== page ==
LifeChanger of the Year Nominee Profile

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Julie Brown

Position: Middle and High School Reading Specialist
School: Woodstock Union High School & Middle School
School District: Windsor Central Supervisory Union
City, State: Woodstock, VT

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Julie Brown was nominated by her superintendent, Sherry Sousa.

"When reading the descriptor for this recognition, the first educator who came to my mind is Reading Specialist Julie Brown," explains Sousa. "Julie has created a reading intervention program at Woodstock Union Middle and High Schools (WUMSHS) in Woodstock, Vermont, that ensures students will be proficient in reading before graduation. What changes lives more than guaranteeing literacy?"

Mrs. Brown was hired at WUMSHS in 2014 to address the needs of entering seventh-grade students who were reading below the first-grade level. She didn't have public school teaching experience, but she had a passion for secondary literacy rooted in her son's struggles with learning to read. Students like her son were graduating from high school without being proficient in reading, though many attempts were made to address the issue.

Mrs. Brown created a space where students were safe, valued, and welcome. In her classroom, students could share their most shameful secret; they couldn't read. Often, Mrs. Brown would receive her students' anger and pain from experiencing failure at the hands of well-meaning teachers. Rather than backing away from those powerful emotions, she embraced them physically and metaphorically.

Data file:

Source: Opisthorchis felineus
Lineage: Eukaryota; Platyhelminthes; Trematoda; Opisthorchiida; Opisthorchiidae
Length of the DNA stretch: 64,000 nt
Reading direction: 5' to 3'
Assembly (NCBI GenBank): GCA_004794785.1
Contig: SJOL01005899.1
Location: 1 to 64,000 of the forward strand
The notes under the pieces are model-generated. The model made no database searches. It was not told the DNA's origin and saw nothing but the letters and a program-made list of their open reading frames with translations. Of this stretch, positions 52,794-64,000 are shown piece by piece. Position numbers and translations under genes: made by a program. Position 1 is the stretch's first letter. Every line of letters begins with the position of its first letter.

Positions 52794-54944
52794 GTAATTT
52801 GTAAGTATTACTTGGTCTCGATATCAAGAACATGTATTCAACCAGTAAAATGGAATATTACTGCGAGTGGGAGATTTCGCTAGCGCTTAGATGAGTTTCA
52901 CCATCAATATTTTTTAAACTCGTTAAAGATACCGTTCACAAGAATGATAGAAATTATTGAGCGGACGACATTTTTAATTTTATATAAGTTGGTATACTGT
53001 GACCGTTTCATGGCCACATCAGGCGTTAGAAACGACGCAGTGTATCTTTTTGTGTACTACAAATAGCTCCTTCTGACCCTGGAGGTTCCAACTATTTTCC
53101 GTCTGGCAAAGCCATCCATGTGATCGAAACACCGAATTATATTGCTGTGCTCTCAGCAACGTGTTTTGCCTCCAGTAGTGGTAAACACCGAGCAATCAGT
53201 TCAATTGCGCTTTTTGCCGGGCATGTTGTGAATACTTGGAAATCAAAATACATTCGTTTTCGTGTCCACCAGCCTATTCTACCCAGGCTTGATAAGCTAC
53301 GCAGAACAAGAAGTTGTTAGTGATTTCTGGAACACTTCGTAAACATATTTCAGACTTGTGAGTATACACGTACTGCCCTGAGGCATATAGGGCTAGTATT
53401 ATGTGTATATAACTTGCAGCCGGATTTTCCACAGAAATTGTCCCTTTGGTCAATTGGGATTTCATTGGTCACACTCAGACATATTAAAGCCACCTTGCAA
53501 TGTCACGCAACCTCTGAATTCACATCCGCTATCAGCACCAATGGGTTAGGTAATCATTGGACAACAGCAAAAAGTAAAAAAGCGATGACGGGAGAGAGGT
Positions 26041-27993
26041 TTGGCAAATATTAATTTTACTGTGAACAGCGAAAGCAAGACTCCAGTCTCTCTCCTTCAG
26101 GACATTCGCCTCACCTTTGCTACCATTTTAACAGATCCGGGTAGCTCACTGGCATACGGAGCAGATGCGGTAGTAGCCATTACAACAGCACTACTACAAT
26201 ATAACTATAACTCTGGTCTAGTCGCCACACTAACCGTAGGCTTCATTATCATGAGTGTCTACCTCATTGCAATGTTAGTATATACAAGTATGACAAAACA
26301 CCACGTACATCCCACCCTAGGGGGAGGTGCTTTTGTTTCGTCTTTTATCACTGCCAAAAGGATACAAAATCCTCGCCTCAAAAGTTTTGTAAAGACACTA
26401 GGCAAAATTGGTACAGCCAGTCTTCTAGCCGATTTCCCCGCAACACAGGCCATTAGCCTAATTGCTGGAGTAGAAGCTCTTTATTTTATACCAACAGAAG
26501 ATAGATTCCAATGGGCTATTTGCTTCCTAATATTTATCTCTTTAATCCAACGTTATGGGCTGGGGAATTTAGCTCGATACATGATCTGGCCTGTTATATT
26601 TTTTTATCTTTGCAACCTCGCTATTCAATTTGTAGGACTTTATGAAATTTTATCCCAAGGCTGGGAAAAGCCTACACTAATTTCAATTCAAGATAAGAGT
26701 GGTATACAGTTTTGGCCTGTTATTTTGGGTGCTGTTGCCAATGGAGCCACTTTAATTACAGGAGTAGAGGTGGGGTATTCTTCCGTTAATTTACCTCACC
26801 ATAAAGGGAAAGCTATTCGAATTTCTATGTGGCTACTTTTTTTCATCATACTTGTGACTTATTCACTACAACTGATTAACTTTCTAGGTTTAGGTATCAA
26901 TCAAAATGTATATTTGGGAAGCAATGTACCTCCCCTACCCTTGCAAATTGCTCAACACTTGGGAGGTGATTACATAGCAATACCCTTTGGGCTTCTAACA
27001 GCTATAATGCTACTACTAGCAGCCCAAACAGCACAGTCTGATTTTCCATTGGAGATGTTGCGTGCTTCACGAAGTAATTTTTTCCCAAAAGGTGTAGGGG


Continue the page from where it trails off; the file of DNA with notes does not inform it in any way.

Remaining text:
Most importantly, Mrs. Brown didn't have any secret weapons in her arsenal that would ensure student success. Instead, she walked students through the elemental steps of breaking the reading code, allowed students to understand why reading was a challenge and how they could overcome that difficulty, and engaged her students in meaningful, age-appropriate learning. As they learned vowels' sounds, they also interviewed local veterans about their military experiences, wrote poetry with senior citizens, and explored the outdoor world at a local National Park.

While data isn't everything, seeing how Mrs. Brown's efforts and program made a statistical difference is impressive. Of the 73 students she's worked with since 2014, 90% are now proficient in reading. Fifty-three students were initially on Individual Education Plans, and 21 students "graduated" from needing specialized services. However, numbers can't explain the students' pride and joy in having cracked the code. Instead, it is seen at graduation when they hug their "favorite" teacher, when they return to her classroom as juniors and seniors to share their lessons learned with the new middle school cohort, and when they now read aloud to a younger sibling.  

Beyond her classroom, Mrs. Brown, at barely five feet tall, has become a force in her district to demand literacy equity for all students. It is due to a course she offered to her elementary and secondary colleagues that inspired them to revise their reading teaching practices and resources to focus on evidence-based approaches. For the next two years, all faculty will receive training in literacy education, and all are excited to do so.  

Finally, Mrs. Brown is a lifelong learner. She applied for and was accepted to the Doctorate program at Mount St. Joseph in Reading Science. She will also present at the Reading Leagues 6th Annual National Conference. Her impact will be felt well beyond the brick walls of WUHS/MS.

"I am proud to be Mrs. Brown's Superintendent, colleague, and friend. Every time I'm in her presence, I feel smarter and more committed to the work of literacy for all," said Sousa. 


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